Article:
Here’s another video via Scott McLemee. Seems appropriate since yesterday was May Day:
We got fundamentalist Muslims
We got fundamentalists Jews
We got fundamentalist Christians —
They’ll blow the whole thing up for you
But as I travel around this big old world
There’s one thing I most fear —
It’s a white man in a golf shirt
With a cell phone in his ear.
Via Scott McLemee at Quick Study, with a further comment at Crooked Timber. And here is a link to the Little Red Songbook, “to fan the flames of discontent.” Back in the seventies I had the good fortune to meet a couple of old Wobblies who had worked the docks in Seattle and knew people who had survived the Everett Massacre. Back then I had a friend named Blake, a hell of a guitar player who knew all the songs. Happy May Day, Blake!
Bonus Track: Shawntay Henry, a high school student from the US Virgin Islands, reads Robert Hayden’s poem “Frederick Douglass.” Henry won the Poetry Out Loud competition yesterday.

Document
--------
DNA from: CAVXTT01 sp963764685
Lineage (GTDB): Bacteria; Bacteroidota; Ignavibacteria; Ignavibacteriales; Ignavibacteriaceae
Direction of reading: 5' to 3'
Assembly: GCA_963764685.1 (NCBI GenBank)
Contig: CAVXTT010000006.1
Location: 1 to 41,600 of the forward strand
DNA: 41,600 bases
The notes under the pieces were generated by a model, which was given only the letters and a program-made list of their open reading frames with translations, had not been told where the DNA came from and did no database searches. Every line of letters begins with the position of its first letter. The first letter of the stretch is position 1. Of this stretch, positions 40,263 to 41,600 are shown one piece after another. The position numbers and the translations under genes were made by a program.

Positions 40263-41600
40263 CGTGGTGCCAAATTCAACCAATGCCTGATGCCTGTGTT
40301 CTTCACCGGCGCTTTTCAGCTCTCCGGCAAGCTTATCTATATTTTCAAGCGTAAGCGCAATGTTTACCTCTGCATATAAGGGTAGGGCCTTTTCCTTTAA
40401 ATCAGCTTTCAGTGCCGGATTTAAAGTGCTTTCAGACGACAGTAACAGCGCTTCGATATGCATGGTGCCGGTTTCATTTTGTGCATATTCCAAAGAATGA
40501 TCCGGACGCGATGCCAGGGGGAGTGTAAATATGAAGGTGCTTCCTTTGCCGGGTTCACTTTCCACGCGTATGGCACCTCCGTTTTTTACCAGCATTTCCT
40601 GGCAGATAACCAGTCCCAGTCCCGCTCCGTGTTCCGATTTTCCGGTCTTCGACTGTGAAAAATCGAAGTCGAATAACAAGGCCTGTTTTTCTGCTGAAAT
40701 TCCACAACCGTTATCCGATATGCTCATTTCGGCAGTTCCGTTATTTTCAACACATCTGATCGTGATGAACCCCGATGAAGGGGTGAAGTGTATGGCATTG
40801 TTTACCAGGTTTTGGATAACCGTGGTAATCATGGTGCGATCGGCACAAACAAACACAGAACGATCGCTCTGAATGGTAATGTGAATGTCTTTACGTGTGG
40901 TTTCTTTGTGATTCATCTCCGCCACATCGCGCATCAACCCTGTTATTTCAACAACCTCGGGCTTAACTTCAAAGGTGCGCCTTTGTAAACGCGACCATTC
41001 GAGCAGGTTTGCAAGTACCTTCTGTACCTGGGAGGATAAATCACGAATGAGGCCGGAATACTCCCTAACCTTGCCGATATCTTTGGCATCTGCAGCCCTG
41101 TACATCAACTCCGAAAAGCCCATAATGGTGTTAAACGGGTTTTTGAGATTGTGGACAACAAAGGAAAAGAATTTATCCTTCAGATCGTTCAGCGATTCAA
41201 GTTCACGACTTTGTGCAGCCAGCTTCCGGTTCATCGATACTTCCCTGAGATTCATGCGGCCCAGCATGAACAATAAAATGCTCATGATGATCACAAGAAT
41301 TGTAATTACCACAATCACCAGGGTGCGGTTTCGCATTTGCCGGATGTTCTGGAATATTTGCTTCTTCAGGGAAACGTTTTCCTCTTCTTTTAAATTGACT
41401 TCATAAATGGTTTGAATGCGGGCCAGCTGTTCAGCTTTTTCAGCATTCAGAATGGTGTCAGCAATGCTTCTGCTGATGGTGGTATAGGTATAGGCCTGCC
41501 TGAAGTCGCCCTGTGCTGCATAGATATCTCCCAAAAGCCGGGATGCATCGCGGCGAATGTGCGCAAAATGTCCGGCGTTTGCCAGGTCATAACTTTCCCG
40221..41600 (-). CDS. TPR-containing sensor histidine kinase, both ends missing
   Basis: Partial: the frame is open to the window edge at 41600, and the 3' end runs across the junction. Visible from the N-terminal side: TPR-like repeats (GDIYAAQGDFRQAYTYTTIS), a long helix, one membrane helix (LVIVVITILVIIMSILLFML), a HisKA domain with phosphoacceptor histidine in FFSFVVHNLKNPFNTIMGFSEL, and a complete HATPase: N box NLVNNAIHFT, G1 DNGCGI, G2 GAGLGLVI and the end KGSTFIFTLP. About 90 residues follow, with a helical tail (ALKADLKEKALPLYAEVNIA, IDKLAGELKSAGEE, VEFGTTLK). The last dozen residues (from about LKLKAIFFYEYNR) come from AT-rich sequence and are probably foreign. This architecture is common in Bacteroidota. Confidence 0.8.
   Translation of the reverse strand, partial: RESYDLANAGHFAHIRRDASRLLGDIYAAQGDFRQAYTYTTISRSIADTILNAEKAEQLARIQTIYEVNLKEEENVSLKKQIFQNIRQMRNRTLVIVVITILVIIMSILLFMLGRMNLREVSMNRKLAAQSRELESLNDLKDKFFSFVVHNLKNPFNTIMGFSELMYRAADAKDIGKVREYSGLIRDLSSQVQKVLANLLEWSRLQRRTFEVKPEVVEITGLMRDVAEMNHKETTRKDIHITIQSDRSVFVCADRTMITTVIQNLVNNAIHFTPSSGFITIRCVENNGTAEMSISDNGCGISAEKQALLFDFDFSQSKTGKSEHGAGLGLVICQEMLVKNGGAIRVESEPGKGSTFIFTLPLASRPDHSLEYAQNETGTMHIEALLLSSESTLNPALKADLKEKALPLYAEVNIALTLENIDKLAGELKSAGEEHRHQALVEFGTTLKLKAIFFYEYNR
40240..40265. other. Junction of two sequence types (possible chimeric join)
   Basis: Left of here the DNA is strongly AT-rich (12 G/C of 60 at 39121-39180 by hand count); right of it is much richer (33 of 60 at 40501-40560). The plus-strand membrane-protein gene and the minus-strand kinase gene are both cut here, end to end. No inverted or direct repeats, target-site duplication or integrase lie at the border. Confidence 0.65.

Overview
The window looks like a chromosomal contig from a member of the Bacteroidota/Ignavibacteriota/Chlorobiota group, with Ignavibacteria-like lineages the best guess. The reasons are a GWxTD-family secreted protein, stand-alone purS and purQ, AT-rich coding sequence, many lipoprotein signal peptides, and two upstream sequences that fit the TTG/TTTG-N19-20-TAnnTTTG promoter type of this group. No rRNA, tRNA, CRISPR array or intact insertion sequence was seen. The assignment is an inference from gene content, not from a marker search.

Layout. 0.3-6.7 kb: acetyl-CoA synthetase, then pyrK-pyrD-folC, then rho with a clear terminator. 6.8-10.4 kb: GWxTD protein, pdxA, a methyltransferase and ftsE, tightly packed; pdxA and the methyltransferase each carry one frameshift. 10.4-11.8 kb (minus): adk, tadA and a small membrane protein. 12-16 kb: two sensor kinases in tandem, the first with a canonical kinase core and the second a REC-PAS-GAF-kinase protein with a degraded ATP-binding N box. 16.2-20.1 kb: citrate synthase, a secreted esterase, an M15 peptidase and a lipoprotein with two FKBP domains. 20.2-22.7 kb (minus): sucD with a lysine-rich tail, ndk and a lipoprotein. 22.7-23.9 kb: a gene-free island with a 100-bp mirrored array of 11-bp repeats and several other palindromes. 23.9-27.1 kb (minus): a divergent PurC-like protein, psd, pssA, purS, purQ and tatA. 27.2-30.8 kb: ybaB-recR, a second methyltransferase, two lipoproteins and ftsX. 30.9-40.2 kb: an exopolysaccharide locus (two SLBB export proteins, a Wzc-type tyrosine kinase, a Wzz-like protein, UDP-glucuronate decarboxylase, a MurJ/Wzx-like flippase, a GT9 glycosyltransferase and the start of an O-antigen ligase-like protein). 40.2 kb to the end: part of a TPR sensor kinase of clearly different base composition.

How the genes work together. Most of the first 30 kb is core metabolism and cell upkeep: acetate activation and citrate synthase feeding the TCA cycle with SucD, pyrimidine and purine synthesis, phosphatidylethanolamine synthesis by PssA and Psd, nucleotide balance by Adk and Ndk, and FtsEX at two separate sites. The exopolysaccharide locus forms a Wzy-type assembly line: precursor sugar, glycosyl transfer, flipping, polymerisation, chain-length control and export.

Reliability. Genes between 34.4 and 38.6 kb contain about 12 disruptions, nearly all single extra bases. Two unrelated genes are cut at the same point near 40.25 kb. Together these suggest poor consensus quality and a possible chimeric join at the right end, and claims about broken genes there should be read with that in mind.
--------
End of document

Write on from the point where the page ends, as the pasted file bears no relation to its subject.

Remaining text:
Second Bonus Track: A Mayday story from 3QD.
With an interesting backstory. Check out Dengue Fever — Cambodian rock music. I had heard something about the band last week on one of NPR’s news programs & today Terry Gross did an interview with lots of music that I heard while drive to work. Immediately ordered the new CD, Venus on Earth. So, go catch Dengue Fever — you won’t even have to be bitten by a mosquito.
3/1 — Prelude: This sounds like practicing scales. I return again to the pedagogical nature of these pieces. But what sweet, dramatic teaching / learning. Busy & thoughtful at the beginning, rising energy through the middle but still meditative, then those urgent pauses, trying to think of exactly the next thing to say, in the last moments. I imagine hearing this through an open window on a summer day, someone nearby practicing. And I mean practicing in all the sense of the word. The end feels more like a beginning. I often have the sense of inhabiting a room when I listen to these pieces, or a series of rooms in a large building.
3/2 — Allemande: Delicate steps. A folk tune. A tripping rhythm, skipping hand-in-hand. I hear voices trading parts. William Blake’s Songs of Innocence.